Originally the Legislature allocated $175 million to that fund for the 2022–2023 fiscal year, to assist with migrants at the Southern California border and to fund other needs. Now state grants are expected to go to nonprofit organizations to provide financial assistance to people recovering from floods or storms, the governor’s office said.
The nonprofit organizations will interview applicants in person “to minimize the risk of fraud” and provide preloaded debit cards or a check, said Scott Murray, a spokesperson for the Department of Social Services.
The announcement follows weeks of inquiries from CalMatters and others about assistance to undocumented residents affected by the storms.
Local elected leaders say hundreds of residents don’t qualify for FEMA funding because of their immigration status but have lost work or sustained damage to homes and vehicles. Many agricultural workers suddenly lost work income due to flooded fields yet must provide for their families and pay for medical care, advocates said.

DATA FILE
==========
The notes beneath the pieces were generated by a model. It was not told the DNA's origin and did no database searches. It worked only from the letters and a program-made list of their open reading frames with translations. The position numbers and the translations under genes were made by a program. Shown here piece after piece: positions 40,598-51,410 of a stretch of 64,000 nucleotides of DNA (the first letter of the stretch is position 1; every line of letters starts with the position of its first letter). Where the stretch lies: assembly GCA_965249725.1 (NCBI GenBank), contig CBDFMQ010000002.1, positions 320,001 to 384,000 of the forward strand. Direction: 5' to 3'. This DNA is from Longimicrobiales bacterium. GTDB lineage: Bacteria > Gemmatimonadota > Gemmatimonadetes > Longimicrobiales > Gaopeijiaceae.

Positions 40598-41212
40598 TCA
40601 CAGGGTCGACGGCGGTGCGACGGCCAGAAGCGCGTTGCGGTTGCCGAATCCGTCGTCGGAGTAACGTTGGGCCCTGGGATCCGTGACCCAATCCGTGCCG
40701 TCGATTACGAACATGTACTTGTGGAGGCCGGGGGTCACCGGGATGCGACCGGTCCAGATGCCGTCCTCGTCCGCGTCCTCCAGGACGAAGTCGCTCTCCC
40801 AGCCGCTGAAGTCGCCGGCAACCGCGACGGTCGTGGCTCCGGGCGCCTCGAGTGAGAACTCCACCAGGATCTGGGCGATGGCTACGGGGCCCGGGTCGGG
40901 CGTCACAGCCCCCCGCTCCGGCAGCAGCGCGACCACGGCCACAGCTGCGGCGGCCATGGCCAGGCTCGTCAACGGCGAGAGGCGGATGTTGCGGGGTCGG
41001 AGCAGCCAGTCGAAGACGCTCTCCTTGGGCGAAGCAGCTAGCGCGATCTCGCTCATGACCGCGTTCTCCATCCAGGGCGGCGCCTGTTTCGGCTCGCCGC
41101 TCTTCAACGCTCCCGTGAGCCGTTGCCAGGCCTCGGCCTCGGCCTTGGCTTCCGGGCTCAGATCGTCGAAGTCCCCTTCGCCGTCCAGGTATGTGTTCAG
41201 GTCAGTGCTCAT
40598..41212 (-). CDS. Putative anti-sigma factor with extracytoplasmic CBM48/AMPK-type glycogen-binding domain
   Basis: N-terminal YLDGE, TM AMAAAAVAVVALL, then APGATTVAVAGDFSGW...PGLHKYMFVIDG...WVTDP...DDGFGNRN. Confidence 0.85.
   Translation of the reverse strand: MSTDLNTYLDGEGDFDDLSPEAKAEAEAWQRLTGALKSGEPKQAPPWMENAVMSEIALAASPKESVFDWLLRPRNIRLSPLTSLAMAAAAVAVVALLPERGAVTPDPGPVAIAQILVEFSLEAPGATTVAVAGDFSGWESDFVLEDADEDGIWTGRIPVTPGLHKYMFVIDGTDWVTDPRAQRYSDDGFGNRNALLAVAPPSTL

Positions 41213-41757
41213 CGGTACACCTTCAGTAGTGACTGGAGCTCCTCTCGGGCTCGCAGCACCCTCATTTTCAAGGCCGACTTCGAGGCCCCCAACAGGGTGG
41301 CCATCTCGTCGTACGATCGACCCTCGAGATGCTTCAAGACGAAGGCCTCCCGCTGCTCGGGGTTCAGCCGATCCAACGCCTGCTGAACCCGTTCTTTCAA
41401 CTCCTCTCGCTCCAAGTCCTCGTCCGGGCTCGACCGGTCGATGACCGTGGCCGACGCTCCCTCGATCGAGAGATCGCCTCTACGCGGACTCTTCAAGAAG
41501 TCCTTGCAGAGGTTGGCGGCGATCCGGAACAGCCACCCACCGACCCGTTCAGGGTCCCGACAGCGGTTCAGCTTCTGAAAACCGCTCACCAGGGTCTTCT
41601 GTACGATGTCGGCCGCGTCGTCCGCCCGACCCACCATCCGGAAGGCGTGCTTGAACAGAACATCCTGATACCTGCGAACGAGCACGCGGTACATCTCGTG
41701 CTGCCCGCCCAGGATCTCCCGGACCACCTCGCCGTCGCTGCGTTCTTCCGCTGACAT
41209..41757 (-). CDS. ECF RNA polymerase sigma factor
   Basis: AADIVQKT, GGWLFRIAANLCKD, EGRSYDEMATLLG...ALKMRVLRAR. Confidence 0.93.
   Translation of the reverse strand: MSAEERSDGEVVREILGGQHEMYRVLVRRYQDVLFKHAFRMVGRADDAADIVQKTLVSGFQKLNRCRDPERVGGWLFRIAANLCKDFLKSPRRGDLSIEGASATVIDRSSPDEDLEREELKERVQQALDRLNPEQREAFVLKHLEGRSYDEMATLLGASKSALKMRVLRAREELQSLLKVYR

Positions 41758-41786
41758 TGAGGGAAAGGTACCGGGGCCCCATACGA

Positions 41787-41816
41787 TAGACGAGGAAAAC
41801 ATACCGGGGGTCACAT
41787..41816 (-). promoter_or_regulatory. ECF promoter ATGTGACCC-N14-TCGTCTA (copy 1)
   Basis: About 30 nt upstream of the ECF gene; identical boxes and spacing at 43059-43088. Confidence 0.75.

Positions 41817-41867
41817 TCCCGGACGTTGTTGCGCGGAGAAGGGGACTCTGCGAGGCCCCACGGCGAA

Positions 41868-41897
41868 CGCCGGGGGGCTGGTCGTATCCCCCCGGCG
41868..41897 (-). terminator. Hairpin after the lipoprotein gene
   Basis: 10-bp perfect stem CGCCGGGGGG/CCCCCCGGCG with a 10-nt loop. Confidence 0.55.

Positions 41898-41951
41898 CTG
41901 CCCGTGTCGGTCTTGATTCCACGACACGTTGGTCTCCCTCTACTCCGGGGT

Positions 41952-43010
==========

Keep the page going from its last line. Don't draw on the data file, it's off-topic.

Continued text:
Since Newsom’s March statements about Rapid Response, state officials had been tight-lipped about when funds would be available. As of Wednesday, the state had not announced which nonprofit organizations it would send grants to.
Less than rapid
Luis Alejo, a Monterey County supervisor, has been outspoken about needing more state and federal assistance for Pajaro. This small, mostly farmworker community was severely flooded when a levee failed in March. On May 4, Alejo tweeted photos of damage in the community, noting there still was no on-the-ground assistance for undocumented flood victims and little word from the state.
“Here we are, going into the end of May, and there’s still no Rapid Response Fund money,” Alejo told CalMatters on May 22. “Maybe we’ve got to take out the ‘rapid,’ because it doesn’t feel rapid.”